Voting is expected to begin today on Sen. Chris Dodd’s (D-CT) financial reform bill as the Senate takes up debate on amendments to the gigantic piece of legislation. Some of the amendments have broad bipartisan support (i.e. rating agency reform). Some of the amendments, though vitally necessary, are dead in their tracks (i.e. reform for Fannie Mae and Freddie Mac). It is almost unconscionable that Wall Street regulatory reform would ignore addressing the main causes of the crisis, however, the Dodd bill does just that.
At its core the proposed legislation gives even more authority to the regulators who failed taxpayers. It fails to deal with the “too big to fail” problem. And does not promote efficiency in the market. Fixing these three problems wouldn’t make the Dodd bill perfect, but it would go a long way towards instituting real reform.
Everyone would agree that putting former Lehman Brothers CEO Richard Fuld back in charge of Lehman, reversing the bankruptcy filing, and handing him $1 trillion in assets would be a bad idea. Yet, the Senate confirmed the reappointment of Federal Reserve Chairman Ben Bernanke—member of the Fed board of governors since 2002 and proponent of the low interest rates that fueled the housing bubble. And now the Dodd bill proposes expanding Bernanke's and the Fed’s authority, basically making it the sheriff of the whole economy.
The Dodd bill would establish—similar to the bill passed in the House—an oversight council to monitor the market and assure any future meltdown is averted. Ironically, this increases authority for the very same regulators who missed the housing bubble. It misplaces trust in regulators as capable of stopping the next crisis and ignores an essential lesson from the crisis: regulators are not perfect and we should not fully depend on them to keep us safe.
In these ways, the Dodd bill is continuing a philosophical failure that was a partial cause of the market meltdown. As Cato Institute’s Gerald O'Driscoll writes, "The idea that multiplying rules and statutes can protect consumers and investors is surely one of the great intellectual failures of the 20th century. Any static rule will be circumvented or manipulated to evade its application.”
Perhaps even worse, the Dodd bill does not put an end to "too big to fail." Instead, the current version of the legislation includes a provision to create a pile of money to pay any short-term financial commitments of a failed institution to ensure credit flows don’t dry up. With today’s highly interconnected market, a few unpaid bills could significantly slow down operations in the marketplace, as they did in 2008. But in what should sound alarm bells in the halls of Congress - there hasn’t been a lot of push back on the proposed bank tax to create this bailout fund. That is because banks will happily trade a small tax for the promise of bailouts. Too big to fail remains government policy.
Interbank lenders will also be happy with this provision because it reduces counterparty risk. Right now firms are being very careful about who they lend to because if an institution goes under, who knows when they’ll get their money back. But with the government bailout fund there to save the day, lending will flow much more freely. This distorts an important market signal and makes it difficult for investors to know if a bank is having financial difficulty.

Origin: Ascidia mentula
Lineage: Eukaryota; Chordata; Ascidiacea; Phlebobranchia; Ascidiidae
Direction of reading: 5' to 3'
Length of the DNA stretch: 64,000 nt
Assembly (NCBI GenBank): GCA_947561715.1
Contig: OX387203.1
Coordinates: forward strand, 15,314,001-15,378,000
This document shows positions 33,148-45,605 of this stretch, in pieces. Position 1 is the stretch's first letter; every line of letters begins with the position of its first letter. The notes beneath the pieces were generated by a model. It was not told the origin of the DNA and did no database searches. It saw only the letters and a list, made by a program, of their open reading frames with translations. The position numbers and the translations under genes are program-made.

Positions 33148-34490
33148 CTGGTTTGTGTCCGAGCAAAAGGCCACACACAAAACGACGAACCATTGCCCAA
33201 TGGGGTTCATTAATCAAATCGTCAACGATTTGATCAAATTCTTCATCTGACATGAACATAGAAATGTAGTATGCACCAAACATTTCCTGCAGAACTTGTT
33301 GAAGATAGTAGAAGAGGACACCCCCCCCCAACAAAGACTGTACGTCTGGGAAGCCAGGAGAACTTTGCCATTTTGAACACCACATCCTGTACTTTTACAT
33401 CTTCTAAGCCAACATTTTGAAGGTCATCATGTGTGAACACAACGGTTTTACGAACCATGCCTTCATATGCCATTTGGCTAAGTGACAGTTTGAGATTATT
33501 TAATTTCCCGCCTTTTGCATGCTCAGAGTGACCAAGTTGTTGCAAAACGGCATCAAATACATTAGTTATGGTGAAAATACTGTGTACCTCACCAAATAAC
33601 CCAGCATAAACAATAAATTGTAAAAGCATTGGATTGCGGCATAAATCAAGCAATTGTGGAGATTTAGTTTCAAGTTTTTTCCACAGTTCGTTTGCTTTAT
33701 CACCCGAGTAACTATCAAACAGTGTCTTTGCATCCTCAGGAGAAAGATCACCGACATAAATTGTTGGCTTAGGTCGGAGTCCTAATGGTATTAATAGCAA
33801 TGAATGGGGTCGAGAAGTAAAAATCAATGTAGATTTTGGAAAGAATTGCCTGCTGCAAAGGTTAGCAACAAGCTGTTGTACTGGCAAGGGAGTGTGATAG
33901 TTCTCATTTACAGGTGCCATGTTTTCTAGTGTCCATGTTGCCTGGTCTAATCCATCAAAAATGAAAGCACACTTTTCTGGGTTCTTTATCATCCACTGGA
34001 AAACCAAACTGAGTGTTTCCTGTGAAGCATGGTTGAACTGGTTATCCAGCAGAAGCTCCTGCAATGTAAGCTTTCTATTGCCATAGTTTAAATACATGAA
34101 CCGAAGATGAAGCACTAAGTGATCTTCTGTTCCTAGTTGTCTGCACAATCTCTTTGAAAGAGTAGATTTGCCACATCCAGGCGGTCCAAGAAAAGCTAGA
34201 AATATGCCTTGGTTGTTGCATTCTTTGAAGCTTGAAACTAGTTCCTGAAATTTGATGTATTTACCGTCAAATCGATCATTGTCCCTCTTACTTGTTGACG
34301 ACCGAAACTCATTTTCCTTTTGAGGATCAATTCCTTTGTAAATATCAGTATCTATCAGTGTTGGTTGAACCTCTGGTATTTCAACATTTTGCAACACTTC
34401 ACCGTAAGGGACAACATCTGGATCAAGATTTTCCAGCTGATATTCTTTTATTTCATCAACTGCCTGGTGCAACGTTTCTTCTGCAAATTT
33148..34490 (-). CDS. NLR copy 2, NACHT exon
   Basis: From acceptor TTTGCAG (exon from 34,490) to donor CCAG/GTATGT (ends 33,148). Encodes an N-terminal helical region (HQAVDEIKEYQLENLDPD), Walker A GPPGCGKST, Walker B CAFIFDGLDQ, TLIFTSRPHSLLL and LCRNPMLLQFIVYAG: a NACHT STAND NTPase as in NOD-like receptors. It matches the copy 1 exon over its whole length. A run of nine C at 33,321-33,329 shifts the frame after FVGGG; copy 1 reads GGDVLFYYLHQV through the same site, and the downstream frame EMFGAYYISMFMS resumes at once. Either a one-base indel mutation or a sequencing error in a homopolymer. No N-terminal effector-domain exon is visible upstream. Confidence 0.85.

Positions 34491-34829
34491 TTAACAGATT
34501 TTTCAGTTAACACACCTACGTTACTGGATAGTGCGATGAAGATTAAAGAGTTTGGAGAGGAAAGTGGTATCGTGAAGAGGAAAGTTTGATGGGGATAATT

The Dodd bailout fund also grants regulators wide discretion in determining when, and what, banks would get shut down if perceived to be a systemic threat. The problem is that this overly broad authority will create confidence problems in the marketplace. One of the main problems during the meltdown was a lack of confidence in regulatory authority, as the Fed and Treasury made erratic decisions. There should be an objective standard for insolvency that is known to the market so that firms can assess their own activities to gauge what regulatory action might be taken against them, and so that market participants will know what the government plans to do in the case of a struggling firm. A clearly ordered, more rapid bankruptcy process would be preferable to the Dodd bill.
Finally, instead of promoting market efficiency, the Dodd bill opens more doors for fraud and risk taking. The increased compliance rules and overall transfer of authority over decision making in markets away from the private sector—such as consumer safety restrictions on certain products instead of letting investors make decisions for themselves about what is safe—will introduce even more government bureaucratic terror into the financial sector.
One loophole, according to former Housing and Urban Development official Mark Calabria, would roll back existing consumer protections, and start allowing real estate agents to collect kickbacks for steering homebuyers to “special services.” Senate Majority Leader Harry Reid (D-NV) has complained about Wall Street lobbyists, but apparently has failed to see the National Association of Realtors rent-seeking around the place too.
By making the system more complicated and attempting to regulate every concern, the Dodd bill introduces new incentives to find ways to get around the rules. This happened with Sarbanes-Oxley in the wake of the Enron and Worldcom scandals, and the Dodd bill would make the same mistake.
For all of its errors, the Dodd bill is, sadly, still the least destructive of the different versions of financial reform offered to date. But if there is to be real reform, some significant amendments will be necessary. The banks shouldn’t be subjected to punitive taxes, and they shouldn’t have the opportunity to lean on the government’s promise of bailout for cheaper access to credit. Most importantly, both sides of the political aisle should be able to find a way to end the era of "too big to fail."
Anthony Randazzo is director of economic research at Reason Foundation.